In Memory of
Marine Corporal
Vern Marshall Anderson
Ottumwa, South Dakota
Haakon County  
May 5, 1920 - November 20, 1943
Killed in Action at Tarawa, Gilbert Islands

  Vern Marshall Anderson

Vern Marshall Anderson was born on May 5, 1920, to Pearl L. and Lydia Anderson. He had three brothers and one sister: Ceril (Cy) Anderson, Orville ( Jim) Anderson, Donald Anderson, and Opal (Bodkin) Anderson. During his youth Vern grew up in the Ottumwa area northwest of Midland, South Dakota, and attended Haakon County public schools. Vern never married and before he entered the service he was a truck driver. At the age of 18 on October 4, 1938, he joined the Civilian Conservation Corps and was honorably discharged on March 25, 1939. His project superintendent described Vern as, “Industrious, dependable, and interested in work.”

On December 18, 1941, Vern enlisted in the U.S. Marine Corps after passing his physical in Minneapolis, Minnesota. Corporal Anderson served in the Asiatic-Pacific area from July 1, 1943, until the time of his death. He saw action against the enemy in the Guadalcanal-Tulagi landings from August 7-9, 1942, and fought in defense of Guadalcanal, Solomon Islands from August 10, 1942, to January 31, 1943. Corporal Anderson was killed in action at Tarawa, Gilbert Islands, on November 20, 1943.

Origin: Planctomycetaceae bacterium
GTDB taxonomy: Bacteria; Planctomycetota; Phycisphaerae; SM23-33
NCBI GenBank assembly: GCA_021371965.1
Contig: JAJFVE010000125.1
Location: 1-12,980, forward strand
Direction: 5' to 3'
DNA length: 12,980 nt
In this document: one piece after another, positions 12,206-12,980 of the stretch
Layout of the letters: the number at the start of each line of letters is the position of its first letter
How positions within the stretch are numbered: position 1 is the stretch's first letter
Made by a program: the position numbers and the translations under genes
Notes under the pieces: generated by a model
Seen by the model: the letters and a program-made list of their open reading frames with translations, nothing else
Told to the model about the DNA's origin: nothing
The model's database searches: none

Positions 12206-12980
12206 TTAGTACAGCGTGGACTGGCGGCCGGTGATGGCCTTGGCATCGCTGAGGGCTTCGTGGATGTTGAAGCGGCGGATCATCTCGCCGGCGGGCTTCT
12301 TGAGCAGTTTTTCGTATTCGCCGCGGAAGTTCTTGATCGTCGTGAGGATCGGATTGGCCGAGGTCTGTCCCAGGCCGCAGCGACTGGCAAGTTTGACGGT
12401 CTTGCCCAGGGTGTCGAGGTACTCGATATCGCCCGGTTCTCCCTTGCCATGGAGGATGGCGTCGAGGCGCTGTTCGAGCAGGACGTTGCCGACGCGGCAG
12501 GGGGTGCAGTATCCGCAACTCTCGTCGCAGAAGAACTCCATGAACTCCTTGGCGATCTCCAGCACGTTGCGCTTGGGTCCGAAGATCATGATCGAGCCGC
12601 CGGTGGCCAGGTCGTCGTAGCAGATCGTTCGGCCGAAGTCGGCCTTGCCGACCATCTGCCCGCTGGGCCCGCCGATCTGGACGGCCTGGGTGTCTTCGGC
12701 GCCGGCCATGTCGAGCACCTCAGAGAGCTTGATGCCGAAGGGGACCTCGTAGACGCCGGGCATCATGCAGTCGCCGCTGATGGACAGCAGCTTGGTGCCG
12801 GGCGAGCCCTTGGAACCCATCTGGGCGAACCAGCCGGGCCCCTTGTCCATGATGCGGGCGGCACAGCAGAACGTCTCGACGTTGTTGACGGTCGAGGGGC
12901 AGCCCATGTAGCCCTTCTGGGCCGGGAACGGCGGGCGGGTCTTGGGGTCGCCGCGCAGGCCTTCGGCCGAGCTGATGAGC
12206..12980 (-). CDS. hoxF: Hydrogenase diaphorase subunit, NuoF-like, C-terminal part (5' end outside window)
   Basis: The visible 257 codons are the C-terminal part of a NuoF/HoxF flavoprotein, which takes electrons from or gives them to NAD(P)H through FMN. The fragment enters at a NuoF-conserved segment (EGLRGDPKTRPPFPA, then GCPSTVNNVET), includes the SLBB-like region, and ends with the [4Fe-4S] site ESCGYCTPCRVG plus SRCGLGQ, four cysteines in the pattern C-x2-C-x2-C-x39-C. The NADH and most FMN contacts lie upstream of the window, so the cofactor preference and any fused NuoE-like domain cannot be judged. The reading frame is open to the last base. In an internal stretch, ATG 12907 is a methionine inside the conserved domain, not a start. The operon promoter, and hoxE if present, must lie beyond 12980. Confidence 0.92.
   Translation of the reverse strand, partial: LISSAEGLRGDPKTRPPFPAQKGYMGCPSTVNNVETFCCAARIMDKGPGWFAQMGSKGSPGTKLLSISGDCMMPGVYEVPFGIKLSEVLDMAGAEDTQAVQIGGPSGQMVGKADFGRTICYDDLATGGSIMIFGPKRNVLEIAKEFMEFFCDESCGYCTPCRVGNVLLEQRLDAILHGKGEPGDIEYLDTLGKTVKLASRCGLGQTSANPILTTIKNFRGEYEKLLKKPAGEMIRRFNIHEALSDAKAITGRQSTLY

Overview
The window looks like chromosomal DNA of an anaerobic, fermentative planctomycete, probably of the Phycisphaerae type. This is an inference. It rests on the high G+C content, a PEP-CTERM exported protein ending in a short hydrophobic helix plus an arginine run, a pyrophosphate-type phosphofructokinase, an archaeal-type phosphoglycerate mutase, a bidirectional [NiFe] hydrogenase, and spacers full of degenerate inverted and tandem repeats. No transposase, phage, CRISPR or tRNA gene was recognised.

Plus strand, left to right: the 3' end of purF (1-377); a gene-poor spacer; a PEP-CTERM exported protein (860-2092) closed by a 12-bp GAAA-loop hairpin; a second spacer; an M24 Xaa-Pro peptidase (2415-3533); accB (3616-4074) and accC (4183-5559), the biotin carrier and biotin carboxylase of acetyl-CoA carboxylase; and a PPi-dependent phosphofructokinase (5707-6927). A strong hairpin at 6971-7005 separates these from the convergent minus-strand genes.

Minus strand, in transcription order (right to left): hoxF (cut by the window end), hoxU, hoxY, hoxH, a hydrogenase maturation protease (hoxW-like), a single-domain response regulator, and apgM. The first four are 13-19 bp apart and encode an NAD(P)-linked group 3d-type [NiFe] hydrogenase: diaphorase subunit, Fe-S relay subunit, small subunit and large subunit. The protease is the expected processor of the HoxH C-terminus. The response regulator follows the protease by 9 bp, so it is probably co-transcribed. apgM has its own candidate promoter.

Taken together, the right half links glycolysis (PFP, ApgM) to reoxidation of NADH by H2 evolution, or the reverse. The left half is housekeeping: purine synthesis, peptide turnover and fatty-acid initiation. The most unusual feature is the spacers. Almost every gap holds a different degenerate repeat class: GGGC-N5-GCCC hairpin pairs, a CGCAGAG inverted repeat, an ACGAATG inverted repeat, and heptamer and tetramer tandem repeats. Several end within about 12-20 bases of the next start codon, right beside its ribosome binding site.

Corporal Anderson’s remains were buried overseas and his resting place is marked with an appropriate designation marker. For his service to his country, Corporal Anderson’s parents received official notice from the Marine Corps that their son would posthumously receive a Purple Heart, a Presidential Unit Citation ribbon bar with two stars, an Asiatic-Pacific Campaign Medal, and a World War II victory medal. Corporal Anderson’s parents also received a letter signed by President Franklin D. Roosevelt. It read:

In grateful memory of Vern Marshall Anderson, United States Marine Corps,
who died in the service of his country at Tarawa Atoll, Gilbert Islands, 20
November 1943. He stands in the unbroken line of patriots who have dared to
die that freedom might live, and grow, and increase its blessings. Freedom lives,
and through it, he lives, in a way that humbles the undertakings of most men.

Fallen Sons and Daughters of South Dakota in World War II

This entry was respectfully submitted by Sarah Albrecht and Ralph Simons, Philip 8th Grade Middle School, Philip, South Dakota, March 15, 2002. Information for this entry was provided by Betty Jo Sagdalen, Rapid City, South Dakota, a niece of Corporal Anderson, and Marie Gartner, Kadoka, South Dakota, a cousin of Corporal Anderson.